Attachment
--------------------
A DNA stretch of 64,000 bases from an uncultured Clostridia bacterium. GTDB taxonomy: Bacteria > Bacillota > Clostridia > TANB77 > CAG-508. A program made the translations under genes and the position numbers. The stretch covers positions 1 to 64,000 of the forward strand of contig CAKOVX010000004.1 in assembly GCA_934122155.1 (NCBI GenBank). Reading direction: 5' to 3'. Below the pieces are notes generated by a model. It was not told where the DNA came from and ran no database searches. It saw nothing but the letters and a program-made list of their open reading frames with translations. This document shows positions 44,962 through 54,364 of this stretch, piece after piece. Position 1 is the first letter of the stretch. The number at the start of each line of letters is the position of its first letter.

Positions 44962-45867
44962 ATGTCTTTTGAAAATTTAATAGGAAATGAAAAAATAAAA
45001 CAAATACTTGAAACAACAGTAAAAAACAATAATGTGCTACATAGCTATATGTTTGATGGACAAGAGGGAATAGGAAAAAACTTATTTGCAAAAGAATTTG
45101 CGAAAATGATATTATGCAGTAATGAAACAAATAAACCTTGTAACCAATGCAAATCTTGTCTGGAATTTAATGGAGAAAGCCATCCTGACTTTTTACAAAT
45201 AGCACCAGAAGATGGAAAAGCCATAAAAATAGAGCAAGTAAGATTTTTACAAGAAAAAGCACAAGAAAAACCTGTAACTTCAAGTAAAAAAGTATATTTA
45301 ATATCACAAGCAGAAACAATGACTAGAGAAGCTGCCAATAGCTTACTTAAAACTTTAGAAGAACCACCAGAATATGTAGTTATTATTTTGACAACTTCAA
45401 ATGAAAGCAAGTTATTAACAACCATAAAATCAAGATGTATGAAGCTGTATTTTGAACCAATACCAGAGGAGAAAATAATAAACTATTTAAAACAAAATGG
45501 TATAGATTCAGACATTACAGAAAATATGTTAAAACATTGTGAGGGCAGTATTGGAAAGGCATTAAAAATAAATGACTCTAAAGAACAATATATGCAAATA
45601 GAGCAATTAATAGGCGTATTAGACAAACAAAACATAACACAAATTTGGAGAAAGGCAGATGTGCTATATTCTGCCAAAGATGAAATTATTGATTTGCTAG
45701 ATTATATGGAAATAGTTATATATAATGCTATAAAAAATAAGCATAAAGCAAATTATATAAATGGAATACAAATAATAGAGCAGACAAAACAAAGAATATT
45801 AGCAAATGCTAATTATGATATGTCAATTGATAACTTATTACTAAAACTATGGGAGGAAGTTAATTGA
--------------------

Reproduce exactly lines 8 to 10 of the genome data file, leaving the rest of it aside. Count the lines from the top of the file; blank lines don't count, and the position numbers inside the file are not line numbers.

45401 ATGAAAGCAAGTTATTAACAACCATAAAATCAAGATGTATGAAGCTGTATTTTGAACCAATACCAGAGGAGAAAATAATAAACTATTTAAAACAAAATGG
45501 TATAGATTCAGACATTACAGAAAATATGTTAAAACATTGTGAGGGCAGTATTGGAAAGGCATTAAAAATAAATGACTCTAAAGAACAATATATGCAAATA
45601 GAGCAATTAATAGGCGTATTAGACAAACAAAACATAACACAAATTTGGAGAAAGGCAGATGTGCTATATTCTGCCAAAGATGAAATTATTGATTTGCTAG